Slow Cooker Chicken & Biscuits w/ Sand Pedro de Yacochuya Torrontes 2020

This recipe is so simple I nearly passed it by.  Bare in mind, I am no wizard in the kitchen.  Ease of prep and cooking are essential for me (although lots of ingredients – which I don’t mind— can camouflage my lack of advanced culinary skill).  But this recipe is so easy as to be an embarrassment.  My only issue is the use of the word “biscuit” in the recipe title.  Although I was very pleased with the end result, it strikes me that the biscuits were more like dumplings… but in biscuit shape?  But what do I know?  And besides I had already picked out a wine to open, and this recipe looked like a good fit.  And it was.

I wanted to try a wine from Argentina made by Michel Rolland.  I had just hosted a tasting given over to wines produced with his hand in Bordeaux (his home port), Bolgheri in Tuscany, Napa, Mendoza in Argentina and Rioja in Spain.  As you can see, this fellah gets around.  And as with others in the “globetrotting” wine consulting community (and within that community he is primus inter pares), he takes on assignments only when he is assured that the resident staff and ownership is committed to making the best possible wines.

I didn’t present the Yacochuya Torrontes at the tasting so this chicken dish seemed to be a splendid opportunity to give this tasty white a test drive.

{For my video take on the wine, put this in your browser:}

San Pedro de Yacochuya Torrontes ’20 (Salta, Argentina)
At 6,676 feet above sea level, Salta is one of the highest viticultural regions in the world with vineyards running up to the Andean foothills.  The origin of the vine is thought to be Spain.  Torrontes is sometimes referred to as the “dry Muscat” because it shares the apricot & ripe peach scent with Muscat (Moscato).  The 2020 is fresh, dry and richly flavored with fruit & floral aromas. Pale yellow color. The nose is fruity reminiscent of white peach and orange peel, and floral like jasmine and roses. On the palate it has a pleasant entry with flavors of peaches, apricot, chamomile and lime and the finish is dry.


6 ounces of Tanqueray Gin
½ ounce of Noilly Pratt Dry Vermouth
3 olives stuffed with blue cheese
3 chicken breasts, cut into 1” pieces
salt & pepper, to taste
2 cups baby carrots, cut in half
2 cups broccoli florets
21oz condensed cream of chicken soup
1 can refrigerated biscuit

1. Put gin and vermouth into a glass pitcher, fill with ice, stir vigorously while incanting, “You who know all, thank you for providing us juniper and all the other obscure ingredients responsible for creating this sacred liquid!” Strain into a pre-frozen Martini glass of admirable size.  Skewer the olives on one of those tacky cocktail swords, place in glass. Immediately begin consuming.  Now you can begin the food prep, and the cooking!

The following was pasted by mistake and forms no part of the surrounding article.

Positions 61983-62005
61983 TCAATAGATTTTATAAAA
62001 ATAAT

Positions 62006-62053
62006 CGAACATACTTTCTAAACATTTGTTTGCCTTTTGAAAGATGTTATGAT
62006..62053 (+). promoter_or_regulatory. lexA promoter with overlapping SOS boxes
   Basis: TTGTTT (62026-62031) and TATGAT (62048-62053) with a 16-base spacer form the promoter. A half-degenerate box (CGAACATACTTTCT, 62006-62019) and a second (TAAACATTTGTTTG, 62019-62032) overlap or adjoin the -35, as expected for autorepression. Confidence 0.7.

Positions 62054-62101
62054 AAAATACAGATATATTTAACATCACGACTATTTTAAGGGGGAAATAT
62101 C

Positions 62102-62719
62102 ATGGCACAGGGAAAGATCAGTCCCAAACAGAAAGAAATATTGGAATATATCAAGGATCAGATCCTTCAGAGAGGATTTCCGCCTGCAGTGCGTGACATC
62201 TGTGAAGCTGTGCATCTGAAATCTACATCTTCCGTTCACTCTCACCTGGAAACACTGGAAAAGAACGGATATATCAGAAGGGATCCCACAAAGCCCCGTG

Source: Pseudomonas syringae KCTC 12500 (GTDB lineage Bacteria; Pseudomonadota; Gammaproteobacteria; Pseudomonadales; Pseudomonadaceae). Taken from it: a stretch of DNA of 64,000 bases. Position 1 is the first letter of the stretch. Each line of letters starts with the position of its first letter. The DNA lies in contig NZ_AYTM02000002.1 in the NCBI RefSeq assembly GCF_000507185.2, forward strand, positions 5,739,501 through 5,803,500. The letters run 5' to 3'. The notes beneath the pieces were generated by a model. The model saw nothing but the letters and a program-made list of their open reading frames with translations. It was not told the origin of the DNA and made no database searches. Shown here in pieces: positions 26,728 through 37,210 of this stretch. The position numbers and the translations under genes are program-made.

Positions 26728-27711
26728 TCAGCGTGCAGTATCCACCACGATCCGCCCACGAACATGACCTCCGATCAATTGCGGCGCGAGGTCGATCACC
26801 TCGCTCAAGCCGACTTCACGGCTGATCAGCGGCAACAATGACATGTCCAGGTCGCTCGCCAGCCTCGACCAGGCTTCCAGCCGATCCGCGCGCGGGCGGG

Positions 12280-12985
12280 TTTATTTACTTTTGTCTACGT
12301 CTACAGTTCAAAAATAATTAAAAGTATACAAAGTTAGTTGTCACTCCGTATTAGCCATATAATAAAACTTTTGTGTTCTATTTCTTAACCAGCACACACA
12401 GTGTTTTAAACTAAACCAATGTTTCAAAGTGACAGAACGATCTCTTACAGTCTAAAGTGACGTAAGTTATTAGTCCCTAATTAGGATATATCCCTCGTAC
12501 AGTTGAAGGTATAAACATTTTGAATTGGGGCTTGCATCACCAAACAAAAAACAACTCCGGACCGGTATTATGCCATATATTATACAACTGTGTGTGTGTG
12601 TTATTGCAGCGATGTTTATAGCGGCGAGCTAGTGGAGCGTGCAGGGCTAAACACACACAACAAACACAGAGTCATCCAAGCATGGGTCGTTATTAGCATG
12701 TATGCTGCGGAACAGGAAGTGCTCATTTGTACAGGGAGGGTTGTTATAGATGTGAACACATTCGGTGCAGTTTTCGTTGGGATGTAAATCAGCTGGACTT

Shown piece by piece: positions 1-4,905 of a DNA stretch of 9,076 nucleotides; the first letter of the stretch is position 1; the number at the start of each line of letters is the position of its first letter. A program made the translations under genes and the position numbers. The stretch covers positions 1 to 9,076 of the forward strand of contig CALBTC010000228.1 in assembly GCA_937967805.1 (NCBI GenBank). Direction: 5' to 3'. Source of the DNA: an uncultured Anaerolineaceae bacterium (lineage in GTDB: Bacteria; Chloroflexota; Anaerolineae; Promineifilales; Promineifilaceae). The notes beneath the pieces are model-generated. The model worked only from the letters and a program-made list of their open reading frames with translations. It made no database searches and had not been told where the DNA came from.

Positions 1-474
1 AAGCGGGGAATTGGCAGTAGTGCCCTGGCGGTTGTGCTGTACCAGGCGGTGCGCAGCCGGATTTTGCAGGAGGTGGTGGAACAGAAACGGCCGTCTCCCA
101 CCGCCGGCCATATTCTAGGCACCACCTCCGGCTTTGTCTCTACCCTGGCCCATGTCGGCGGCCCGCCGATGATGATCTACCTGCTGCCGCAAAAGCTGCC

2. Place cut up chicken breast into slow cooker.  Sprinkle with salt a pepper.

3. Add veggies and condensed soup, and mix thoroughly. Cook on high for 3 hours

4. Rip biscuit dough into small pieces, and drop evenly over the chicken.  Cook for an additional hour.

5. Go on a treadmill. Walk at 3.5mph. Serve the  chicken, garnish with parsley.

n.b. I didn’t rip the biscuit dough into pieces.  Rather just placed the pre-divided slices on to the chicken.

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Yacochuyo Torrontes

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In the Service of the Martini

“The Martini is the only American invention as perfect as the English sonnet.” —  H. L. Mencken

When I confronted my first Martini in April 1973, poolside at Cambridge Beaches in Sandys Parish Bermuda, I didn’t give much consideration to the glass it was served in.  I ordered the drink on the rocks, with a lemon twist.  After the initial shock of its dreadful taste (does anyone really like the taste of gin?), I managed to work my way thru two, perhaps three, perfunctory sips when the legendary lethality of the fluid began to dull my senses to 6.5 on the “numb scale” (who was it who said that a good Martini enjoyed under a mid-day sun was a form of liquid Percocet?). I had a second, less regrettable Martini (all before lunch arrived), and maxed out on the aforementioned numb scale.